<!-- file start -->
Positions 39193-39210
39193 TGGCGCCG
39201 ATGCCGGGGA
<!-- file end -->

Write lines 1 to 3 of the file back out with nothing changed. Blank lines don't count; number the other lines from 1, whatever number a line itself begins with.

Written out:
Positions 39193-39210
39193 TGGCGCCG
39201 ATGCCGGGGA